Most people will tend to use their berries either in smoothies/juices or to add a tasty freshness to their morning cereals and/or yogurts. Of course, they also serve perfectly when used in fruit salads, cookies, cakes, and similar summer treats. But what are the best recipes out there to try and make the most of your assorted berries? Here are some easily adapted ideas to get you started.
Summer Berry Pies
Few things in the world are quite as crowd-pleasing as a freshly baked summer berry pie. Make no mistake, there is an art of getting this just right and it can take a few efforts to balance a crisp yet crumbly base with freshly seasoned berries. Try this blueberry pie recipe from Foodal that provides an easy to follow, stage by stage guide which is especially handy when it comes to making the pastry. Once you have mastered the pastry, you can then try it out with different berries and even combine with other summer fruits such as banana, pineapple, and watermelon.
Smoothie Cereal Bars
Anyone who routinely picks up a pack of cereal bars during their weekly grocery shop will know that they can be expensive, especially when catering for larger families. Unfortunately, even some of the biggest names actually tend to highly process these bars and pack them full of unhealthy sugars and fats. So why not try and make your own? Just blend berries with whole grain granola, a little honey or maple syrup for sweetness, and a couple of spoons of a healthy yogurt to bind it all together. Form them into bars and bake for just a few minutes at high temperature.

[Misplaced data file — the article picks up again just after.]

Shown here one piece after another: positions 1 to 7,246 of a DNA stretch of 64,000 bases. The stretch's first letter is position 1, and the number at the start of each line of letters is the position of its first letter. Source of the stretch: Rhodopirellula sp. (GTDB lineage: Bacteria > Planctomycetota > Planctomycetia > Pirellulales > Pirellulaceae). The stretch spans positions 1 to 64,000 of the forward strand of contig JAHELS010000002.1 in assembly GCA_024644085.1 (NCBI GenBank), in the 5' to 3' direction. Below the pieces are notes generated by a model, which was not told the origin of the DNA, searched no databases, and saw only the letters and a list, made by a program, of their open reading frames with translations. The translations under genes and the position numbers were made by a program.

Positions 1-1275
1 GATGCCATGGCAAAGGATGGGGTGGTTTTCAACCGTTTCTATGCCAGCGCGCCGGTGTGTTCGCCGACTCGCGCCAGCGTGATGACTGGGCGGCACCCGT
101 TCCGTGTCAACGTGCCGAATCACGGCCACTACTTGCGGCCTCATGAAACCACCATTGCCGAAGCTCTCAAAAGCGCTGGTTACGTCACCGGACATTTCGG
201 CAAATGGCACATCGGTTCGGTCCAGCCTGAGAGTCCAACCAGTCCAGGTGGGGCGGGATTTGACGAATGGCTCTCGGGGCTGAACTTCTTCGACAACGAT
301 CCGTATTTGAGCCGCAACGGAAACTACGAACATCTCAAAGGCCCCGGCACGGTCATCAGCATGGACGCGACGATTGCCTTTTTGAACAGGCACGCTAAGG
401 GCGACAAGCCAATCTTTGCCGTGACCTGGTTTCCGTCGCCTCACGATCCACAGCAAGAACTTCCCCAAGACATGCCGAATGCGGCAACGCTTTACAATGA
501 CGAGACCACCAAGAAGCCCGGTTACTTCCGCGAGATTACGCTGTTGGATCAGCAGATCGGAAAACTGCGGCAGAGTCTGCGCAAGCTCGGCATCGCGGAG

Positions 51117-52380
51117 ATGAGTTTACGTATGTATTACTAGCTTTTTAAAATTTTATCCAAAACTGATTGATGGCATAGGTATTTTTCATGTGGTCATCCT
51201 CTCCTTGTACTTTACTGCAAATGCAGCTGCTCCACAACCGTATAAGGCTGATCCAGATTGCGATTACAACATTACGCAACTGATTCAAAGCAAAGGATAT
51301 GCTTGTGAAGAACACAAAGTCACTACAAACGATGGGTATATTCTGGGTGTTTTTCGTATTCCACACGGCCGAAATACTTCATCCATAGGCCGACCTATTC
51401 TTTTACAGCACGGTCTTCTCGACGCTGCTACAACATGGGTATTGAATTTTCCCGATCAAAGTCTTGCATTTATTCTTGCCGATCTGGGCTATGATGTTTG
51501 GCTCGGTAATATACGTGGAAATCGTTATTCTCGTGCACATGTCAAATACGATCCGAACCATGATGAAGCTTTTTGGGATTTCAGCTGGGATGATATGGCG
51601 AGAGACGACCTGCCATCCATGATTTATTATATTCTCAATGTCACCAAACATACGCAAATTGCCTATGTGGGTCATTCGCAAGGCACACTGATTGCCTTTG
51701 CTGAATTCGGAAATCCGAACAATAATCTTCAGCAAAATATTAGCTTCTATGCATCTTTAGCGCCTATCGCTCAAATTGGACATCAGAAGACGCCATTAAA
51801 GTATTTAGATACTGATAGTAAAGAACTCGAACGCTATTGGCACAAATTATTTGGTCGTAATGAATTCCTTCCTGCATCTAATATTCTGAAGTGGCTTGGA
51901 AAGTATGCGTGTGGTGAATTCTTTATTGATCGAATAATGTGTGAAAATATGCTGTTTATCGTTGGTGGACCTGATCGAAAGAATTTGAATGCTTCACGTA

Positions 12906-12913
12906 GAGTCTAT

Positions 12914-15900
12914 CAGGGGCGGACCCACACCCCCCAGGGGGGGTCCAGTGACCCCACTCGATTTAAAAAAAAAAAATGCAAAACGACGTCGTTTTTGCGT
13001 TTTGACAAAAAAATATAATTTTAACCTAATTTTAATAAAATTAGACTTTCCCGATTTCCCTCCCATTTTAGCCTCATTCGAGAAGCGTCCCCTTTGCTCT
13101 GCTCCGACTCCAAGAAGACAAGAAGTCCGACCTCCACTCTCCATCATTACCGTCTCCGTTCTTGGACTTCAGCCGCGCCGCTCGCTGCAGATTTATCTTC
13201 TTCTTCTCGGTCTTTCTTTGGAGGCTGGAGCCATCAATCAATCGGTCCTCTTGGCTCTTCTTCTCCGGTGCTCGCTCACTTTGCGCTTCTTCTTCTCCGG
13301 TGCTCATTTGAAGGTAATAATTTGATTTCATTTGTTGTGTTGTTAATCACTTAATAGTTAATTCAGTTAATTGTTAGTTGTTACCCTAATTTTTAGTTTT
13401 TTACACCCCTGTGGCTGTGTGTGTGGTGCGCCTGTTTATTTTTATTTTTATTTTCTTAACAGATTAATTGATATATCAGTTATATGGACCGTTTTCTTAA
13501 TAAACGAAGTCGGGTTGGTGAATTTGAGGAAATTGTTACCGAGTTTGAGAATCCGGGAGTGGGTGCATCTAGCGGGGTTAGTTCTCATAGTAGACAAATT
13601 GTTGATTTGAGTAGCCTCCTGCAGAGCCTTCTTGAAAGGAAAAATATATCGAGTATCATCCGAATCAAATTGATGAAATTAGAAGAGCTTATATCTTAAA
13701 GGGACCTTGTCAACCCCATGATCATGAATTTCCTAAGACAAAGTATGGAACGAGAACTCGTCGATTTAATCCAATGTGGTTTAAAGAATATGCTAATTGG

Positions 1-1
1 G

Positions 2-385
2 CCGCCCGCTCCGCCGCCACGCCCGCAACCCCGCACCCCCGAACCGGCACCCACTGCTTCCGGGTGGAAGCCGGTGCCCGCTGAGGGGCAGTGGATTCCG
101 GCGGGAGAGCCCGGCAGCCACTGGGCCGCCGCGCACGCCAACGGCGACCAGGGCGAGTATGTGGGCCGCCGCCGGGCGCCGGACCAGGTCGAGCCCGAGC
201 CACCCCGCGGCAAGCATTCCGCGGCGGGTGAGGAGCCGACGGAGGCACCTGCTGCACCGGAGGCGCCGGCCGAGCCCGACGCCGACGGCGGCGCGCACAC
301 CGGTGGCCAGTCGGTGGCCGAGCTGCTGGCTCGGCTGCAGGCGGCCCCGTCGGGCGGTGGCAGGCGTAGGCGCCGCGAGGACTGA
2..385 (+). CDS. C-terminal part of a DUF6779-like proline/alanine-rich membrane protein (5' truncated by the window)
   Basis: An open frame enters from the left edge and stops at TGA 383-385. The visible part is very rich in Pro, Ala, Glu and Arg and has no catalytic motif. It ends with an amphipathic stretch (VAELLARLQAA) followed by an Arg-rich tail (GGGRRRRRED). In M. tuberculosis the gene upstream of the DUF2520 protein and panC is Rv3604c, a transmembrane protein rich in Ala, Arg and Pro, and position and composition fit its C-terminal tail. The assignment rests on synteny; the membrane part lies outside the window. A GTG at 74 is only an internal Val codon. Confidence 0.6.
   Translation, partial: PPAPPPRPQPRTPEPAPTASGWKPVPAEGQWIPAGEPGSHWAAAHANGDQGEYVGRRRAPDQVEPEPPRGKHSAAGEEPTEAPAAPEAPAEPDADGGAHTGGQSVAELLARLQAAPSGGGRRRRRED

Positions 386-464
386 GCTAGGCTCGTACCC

These are especially easy and a superb way of cooling down should you reside in one of the warmer states. All you need is some popsicle tubes and a blender. Combine your berry selection with some low sugar juice and water, then blend them to your own taste (add some yogurt if you prefer a creamier flavor). They can be as ‘chunky’ or as smooth as you wish. Leave them in the freezer for a few hours to set, and enjoy this healthy and hydrating snack at any time of day.
When most people think of salsa the first thing to pop to mind is – quite understandably – tomato, onion and maybe some chilies and cucumber. Berry Salsa is a perfect alternative that works superbly not just with classic tortilla chips, but also with freshly grilled meat and fish. Either mix with a spoon for a chunkier effect or blend your berries up with some yogurt or hummus. Strange as it might sound, strawberry and raspberry salsa is one of those dishes that you will surprise you! Perfect with celery sticks for a truly nutritious accompaniment to a summertime sun-downer.
We’ve listed just a few recipe options here that help to highlight the way that summer berries can add a whole different scope to your seasonal menu. One of the best things about the summer berry crop is that it can be used in such a versatile way. It is perfectly possible to enrich each meal with berries at some stage, and these antioxidant-rich and vitamin-packed fruits are ever so simple to pick and store. Anyone who has the freezer capacity should make the most of summertime and stock up on enough of these to help brighten up the coming autumn and winter months.